Barbara mentioned that Lady Georgie is in a questionable romance, and told Rhys that she must like those. Bowen said Darcy O'Mara and Georgie are in love, but he has no way of supporting her. His activities are questionable. No one knows if he's a spy or not. But, Georgie is in the line of succession, and she can't marry a Catholic. She overheard Fig and her mother talking about that. The Act of Succession was put in place in 1715, and it was just recently changed.
Georgie read an ad in The Lady magazine. Rhys said The Lady is a fabulous magazines with stories and interesting ads. Georgie saw a want ad advertising for a young woman to assist with a house party in Devonshire. Georgie thought it would be a lovely fun houseparty.
Bowen created a typical English village, Tiddleton-under-Lovey. And, she brought along a list of town names to prove English villages have funny names. Then, she added the story of a resident witch who cursed the village.
The Lovey Chase was a typical silly English game in which the young men ran around a course wearing saddles. Those games are part of English life. Bowen wanted to create a classic Christmas as simple as it was, because everyone longs for the Christmas of their childhoods.
The first Sunday in November is called Pudding Sunday because that's when everyone makes the family Christmas pudding. It takes a lot of brandy, and needs time to sit. They also put silver charms in it while mixing it up. Boxing Day is the day after Christmas, and until recently, no shops were open. All servants and tradespeople had the day off. The servants would get a box to take to their families, often a box of food.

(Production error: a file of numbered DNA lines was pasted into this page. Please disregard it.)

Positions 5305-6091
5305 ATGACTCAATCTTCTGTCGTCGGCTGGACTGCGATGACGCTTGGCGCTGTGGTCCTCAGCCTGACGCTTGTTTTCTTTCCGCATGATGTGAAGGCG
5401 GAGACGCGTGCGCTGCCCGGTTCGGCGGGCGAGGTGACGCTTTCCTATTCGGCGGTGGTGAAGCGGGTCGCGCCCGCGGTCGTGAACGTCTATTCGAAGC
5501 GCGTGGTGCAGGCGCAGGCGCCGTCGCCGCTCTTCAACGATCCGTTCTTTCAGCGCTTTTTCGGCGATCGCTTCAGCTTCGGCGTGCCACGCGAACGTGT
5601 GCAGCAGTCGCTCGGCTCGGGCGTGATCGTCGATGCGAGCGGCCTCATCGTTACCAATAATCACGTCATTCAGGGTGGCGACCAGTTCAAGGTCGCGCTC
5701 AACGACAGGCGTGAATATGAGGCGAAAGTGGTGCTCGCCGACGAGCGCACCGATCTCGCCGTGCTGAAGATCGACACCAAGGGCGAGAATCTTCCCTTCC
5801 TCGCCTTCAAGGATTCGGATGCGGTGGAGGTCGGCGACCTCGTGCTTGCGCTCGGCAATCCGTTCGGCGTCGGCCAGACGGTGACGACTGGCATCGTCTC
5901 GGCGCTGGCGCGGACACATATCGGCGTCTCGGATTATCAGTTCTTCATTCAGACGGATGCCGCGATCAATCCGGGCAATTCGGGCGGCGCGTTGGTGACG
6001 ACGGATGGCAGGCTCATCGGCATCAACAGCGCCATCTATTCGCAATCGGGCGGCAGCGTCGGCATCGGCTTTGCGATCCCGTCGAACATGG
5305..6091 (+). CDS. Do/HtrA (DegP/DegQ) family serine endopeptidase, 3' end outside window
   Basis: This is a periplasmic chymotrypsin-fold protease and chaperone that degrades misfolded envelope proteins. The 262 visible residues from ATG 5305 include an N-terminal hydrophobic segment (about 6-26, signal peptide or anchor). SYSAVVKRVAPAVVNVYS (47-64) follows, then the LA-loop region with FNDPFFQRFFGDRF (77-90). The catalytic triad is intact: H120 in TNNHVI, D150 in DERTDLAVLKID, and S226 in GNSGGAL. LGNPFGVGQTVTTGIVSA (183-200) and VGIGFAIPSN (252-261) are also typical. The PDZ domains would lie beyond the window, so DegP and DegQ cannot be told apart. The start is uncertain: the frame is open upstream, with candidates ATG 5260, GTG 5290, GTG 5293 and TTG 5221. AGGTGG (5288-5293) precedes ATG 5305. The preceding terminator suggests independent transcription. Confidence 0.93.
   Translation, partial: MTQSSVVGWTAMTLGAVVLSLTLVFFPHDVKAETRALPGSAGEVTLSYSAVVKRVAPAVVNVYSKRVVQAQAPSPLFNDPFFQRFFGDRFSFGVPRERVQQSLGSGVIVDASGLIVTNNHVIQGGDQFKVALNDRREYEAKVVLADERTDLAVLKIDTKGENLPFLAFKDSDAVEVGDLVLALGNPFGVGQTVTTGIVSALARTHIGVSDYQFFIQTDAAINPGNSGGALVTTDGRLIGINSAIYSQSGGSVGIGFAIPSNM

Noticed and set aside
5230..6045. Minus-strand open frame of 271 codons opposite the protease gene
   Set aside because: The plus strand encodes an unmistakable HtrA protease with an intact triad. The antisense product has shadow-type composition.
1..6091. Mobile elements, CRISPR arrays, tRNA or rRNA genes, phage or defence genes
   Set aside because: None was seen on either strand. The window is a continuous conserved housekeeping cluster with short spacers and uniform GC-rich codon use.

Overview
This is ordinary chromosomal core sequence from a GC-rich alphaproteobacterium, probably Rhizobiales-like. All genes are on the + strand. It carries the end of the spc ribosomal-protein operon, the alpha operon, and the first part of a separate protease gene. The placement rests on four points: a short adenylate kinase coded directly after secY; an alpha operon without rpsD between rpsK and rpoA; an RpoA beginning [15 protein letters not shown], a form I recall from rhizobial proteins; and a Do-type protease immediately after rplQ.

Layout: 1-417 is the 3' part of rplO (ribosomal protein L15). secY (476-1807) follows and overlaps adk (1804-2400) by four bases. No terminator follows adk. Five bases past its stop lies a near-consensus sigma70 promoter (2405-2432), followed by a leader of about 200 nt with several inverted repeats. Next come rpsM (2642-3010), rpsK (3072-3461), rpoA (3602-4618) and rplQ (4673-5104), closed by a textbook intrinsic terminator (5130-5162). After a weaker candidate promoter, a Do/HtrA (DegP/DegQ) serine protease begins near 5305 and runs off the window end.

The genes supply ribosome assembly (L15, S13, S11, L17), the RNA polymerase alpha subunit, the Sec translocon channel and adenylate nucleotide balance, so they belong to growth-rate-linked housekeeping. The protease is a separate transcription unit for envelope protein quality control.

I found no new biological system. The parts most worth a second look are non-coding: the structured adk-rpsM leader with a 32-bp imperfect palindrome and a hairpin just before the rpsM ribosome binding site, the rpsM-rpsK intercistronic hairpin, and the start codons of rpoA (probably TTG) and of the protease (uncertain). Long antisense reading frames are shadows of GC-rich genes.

Rhys talked about popular games, such as Sardines, a form of hide-and-seek in which one person hides, the others try to find them, and then as each person finds the person who hid, they squeeze in with them in the hiding place. With the game Murder in the Dark, everyone draws a slip of paper. Most slips are blank, but one says "Murder Victim"; one says "Killer"; and one says "Detective". The lights suddenly goes out; the victim falls to the floor, and it's up to the detective to find out who the killer is. When Rhys grew up, everyone learned how to do folk dances in school. Someone would play the piano, and everyone would dance. People had to find a way to entertain themselves.
Barbara Peters had brought an orange to the program at Bowen's request. In Victorian times, people might find an orange wrapped in silver foil in their stocking at Christmas. Oranges were a luxury item because they were imported. Later, it was a treat to receive tangerines and nuts. Then Bowen asked for volunteers, and a few audience members played the game in which you pass the orange with your chin. Then, she passed out crackers to everyone, so we could pull them apart and find jokes in them. She said those were miniature crackers. The full-size ones usually have a crown in them as well.